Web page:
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Loewe Fall 2024 Ready-to-Wear: Morning Coats and Jodhpurs on Steroids

Runway shows seem to fall into two main camps this European season: Ones that focus on real clothes (Dior, Bottega Veneta, Burberry) and those that propose concepts (Saint Laurent, Marni, Undercover).

At Loewe, Jonathan Anderson offered helpings of both, his fall show pinging between quirky luxury and blasts of chic, though perhaps fewer of the latter than a few seasons ago.

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The Etonian morning coat, which sounds as imposing as it can look, stood in as a metaphor for class and provenance, the two concepts that were the springboards for Anderson’s show, which also showcased unexpected, incredible craftsmanship.

Anderson’s morning coats were handsomely cut, the sides extended into witchy points that lapped against the floral jersey dresses or MC Hammer pants underneath, the tips dragging along the floor.

Staged in a forest green warren of rooms evoking an art museum, the walls hung with small landscape paintings by Albert York, the show opened with jersey gowns in arresting hourglass shapes, the fabric gathered in a buckle at the navel, a useless length of leather belt dangling loose from it.

Looks became either quirkier, or more boyish, as the show progressed. A draped floral minidress with what looked like a giant water droplet suspended on the shoulder was an example of the former; jumbo-sized cargo pants, like jodhpurs on steroids, represented the latter. They looked cool under neat little blazers with a crisp shirt buttoned to the throat.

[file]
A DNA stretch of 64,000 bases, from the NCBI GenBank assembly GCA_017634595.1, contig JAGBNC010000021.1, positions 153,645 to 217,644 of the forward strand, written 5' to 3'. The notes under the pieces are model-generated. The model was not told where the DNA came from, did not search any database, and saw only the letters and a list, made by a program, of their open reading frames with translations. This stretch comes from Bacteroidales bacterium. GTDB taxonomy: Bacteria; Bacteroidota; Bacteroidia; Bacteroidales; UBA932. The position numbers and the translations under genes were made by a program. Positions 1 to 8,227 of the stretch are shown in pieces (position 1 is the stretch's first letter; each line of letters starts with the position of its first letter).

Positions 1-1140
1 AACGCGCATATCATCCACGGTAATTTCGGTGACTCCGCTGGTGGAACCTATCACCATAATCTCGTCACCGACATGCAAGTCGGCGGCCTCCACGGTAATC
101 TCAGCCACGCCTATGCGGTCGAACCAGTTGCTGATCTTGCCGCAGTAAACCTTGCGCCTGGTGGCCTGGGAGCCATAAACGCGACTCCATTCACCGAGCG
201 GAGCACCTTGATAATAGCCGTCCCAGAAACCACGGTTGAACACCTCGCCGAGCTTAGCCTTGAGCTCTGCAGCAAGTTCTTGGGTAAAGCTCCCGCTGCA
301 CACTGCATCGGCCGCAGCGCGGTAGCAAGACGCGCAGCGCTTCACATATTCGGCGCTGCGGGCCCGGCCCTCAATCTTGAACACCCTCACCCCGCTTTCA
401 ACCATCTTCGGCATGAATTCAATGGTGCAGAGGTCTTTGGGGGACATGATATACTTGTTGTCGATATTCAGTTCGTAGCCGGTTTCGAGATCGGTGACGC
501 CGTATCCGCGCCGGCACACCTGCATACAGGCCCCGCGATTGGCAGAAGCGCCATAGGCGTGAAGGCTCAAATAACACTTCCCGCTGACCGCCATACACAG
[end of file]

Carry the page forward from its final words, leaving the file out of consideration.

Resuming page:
Imposing silver lapels on coats and mannish jackets were dazzling; the former carved from wood; the latter a composition of metal rods that brought to mind “Metropolis,” one of the many references to the 1920s popping up this season.

Attending a Loewe show these days — way, way out at the Château des Vincennes — represents nearly a three-hour commitment, but this season came with the reward of Europe’s first exhibition dedicated to York, whose charming works were collected by Jacqueline Kennedy, prompting Anderson to settle on his exploration of provenance.

“The idea of ‘the aristocratic’ is like a foreign thing now, it’s nearly nonexistent — nearly like a caricature,” he mused after the show.

Charming, too, were Anderson’s offbeat prints: turnip tops for flowing silks, dinnerware florals rendered in dense, caviar beads for sweatsuits and biker boots, and an image of a dog snoozing on a carpet splashed over the front of a stiff, felt trapeze dress.

But it’s those morning coats that linger in your brain. Anderson said he found a stash of them from the 1920s and he studied their construction.

“I felt there was something incredibly empowering about it,” he said. “It makes you hold yourself.”

For more Paris Fashion Week reviews, click here.

Launch Gallery: Loewe Fall 2024 Ready-to-Wear Collection

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